Marcus: yeah i mean i i grew up still hunting and stand hunting you know just being as quiet as possible if you step on a twig you'll get a look from the older guy that you're hunting with you know you definitely don't want to make any noise at all can't talk you know even anything above a whisper you know i've seen squirrels just leave the country through the treetops so the benefit of the the dogs are along those lines to me you know they're really great way to get kids into hunting because they don't have to sit there they don't have to be cold they can walk and talk throw sticks within reason when you're training a young dog they need quiet so they can kind of bump into squirrels but an experienced dog will get out from underfoot it's similar to hunting racoons with a coonhound you know you cast the dog out into appropriate habitat and they'll either treat a you know quarry game or they'll come back to you and so that's sort of how they hunt it's almost like quartering like a bird dog they'll go out run a circle about 150 200 yards you know and then if they don't find anything they'll come back they do find something they treat and they hold the game there and so there's there's benefits along the lines of introducing children but also in the late season when it's difficult to pinpoint a food source you can you can find oak trees hickories you know a lot of that mast is gone or buried already so you know turkeys may have come through cleaned it up if you live somewhere with feral hogs they definitely cleaned it up so you definitely have this advantage of the late season where it's hard to pinpoint a food source you have likely looking timber you know standard trees you think might hold squirrels you can find out pretty quick if they're moving or not if you cast the dog into that and and you can cover more ground that way you know people that rig hunt from a you know four wheeler or a pickup have the dogs run out front they'll strike off the box in the back of the truck just like some bear hunters might have done in the past so there's all sorts of ways to make this fit in your personal style and how you want to how you want to do then say your mobility issue you can rig hunt these dogs easily enough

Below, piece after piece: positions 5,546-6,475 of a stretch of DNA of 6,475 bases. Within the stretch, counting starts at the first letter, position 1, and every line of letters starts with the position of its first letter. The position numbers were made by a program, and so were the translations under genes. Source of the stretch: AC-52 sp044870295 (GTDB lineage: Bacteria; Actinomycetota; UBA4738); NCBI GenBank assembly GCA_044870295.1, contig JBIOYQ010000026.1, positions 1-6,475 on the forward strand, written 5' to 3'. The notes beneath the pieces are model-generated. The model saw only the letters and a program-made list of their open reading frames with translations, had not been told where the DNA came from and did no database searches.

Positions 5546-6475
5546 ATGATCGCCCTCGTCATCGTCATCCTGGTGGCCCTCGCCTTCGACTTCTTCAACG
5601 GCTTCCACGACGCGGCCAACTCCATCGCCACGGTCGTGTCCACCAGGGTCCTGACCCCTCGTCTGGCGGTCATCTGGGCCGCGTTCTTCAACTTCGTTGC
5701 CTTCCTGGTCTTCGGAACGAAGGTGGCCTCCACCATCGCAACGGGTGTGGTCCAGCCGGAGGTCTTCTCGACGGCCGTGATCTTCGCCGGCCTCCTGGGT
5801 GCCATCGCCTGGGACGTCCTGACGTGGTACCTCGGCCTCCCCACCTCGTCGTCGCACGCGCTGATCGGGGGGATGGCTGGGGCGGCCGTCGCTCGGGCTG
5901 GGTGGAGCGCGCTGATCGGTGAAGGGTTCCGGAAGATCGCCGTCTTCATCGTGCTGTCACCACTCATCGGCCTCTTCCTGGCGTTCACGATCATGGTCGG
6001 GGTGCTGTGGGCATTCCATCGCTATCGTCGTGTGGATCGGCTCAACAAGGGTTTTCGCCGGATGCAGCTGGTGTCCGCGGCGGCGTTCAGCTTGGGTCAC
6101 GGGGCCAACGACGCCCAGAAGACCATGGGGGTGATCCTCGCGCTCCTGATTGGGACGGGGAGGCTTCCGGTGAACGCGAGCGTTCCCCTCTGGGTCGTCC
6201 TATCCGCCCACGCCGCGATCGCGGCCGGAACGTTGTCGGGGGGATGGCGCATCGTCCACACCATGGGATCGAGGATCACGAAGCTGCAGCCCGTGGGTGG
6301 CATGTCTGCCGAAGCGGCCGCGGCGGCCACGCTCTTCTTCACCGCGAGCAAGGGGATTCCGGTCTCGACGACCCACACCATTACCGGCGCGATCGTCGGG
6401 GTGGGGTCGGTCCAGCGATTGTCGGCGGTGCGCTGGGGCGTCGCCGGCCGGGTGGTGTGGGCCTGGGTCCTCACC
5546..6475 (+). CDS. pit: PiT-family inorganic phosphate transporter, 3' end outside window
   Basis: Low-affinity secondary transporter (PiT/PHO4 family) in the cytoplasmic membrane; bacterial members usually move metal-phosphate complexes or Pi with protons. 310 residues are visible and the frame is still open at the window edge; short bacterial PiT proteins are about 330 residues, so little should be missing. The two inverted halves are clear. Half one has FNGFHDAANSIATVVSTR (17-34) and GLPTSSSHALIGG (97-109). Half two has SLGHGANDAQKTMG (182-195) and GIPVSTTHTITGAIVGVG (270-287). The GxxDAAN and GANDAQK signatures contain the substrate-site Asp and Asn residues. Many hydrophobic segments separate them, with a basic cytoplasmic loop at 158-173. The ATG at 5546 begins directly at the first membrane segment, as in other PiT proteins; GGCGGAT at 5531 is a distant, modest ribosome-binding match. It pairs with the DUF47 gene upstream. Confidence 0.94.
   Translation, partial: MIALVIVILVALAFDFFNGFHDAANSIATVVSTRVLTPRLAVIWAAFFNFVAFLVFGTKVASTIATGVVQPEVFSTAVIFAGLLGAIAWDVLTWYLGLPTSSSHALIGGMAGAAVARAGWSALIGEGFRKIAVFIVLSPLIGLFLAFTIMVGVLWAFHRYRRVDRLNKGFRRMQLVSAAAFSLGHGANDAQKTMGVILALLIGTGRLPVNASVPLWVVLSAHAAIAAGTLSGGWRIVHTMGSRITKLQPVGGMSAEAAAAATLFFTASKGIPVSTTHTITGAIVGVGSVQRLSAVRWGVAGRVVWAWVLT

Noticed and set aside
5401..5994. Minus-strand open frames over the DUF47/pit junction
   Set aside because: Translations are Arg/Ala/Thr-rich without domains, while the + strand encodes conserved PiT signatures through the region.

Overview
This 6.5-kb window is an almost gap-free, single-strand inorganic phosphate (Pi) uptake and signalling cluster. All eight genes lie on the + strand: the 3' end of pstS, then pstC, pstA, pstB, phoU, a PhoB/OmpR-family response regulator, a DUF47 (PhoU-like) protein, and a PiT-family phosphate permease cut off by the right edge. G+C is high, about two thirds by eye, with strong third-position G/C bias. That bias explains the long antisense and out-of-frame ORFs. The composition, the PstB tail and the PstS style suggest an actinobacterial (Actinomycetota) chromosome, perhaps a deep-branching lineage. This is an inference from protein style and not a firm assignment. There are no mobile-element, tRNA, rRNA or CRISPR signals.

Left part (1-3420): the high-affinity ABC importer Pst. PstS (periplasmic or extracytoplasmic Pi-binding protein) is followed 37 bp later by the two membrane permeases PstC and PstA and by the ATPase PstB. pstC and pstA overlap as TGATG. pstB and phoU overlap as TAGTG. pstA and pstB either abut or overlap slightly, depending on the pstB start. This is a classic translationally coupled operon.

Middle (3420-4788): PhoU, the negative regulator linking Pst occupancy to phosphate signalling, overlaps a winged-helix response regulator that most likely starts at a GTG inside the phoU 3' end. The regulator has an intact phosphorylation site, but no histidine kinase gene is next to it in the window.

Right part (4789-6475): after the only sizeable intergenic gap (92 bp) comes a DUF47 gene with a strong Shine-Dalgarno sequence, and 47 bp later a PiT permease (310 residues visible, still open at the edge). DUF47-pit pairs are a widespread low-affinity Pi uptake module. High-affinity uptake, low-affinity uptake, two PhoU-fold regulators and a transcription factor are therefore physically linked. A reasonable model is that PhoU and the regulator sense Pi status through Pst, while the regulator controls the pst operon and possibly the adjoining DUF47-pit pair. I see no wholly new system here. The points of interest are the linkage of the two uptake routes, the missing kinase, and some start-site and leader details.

Brad: how many dogs are you hunting with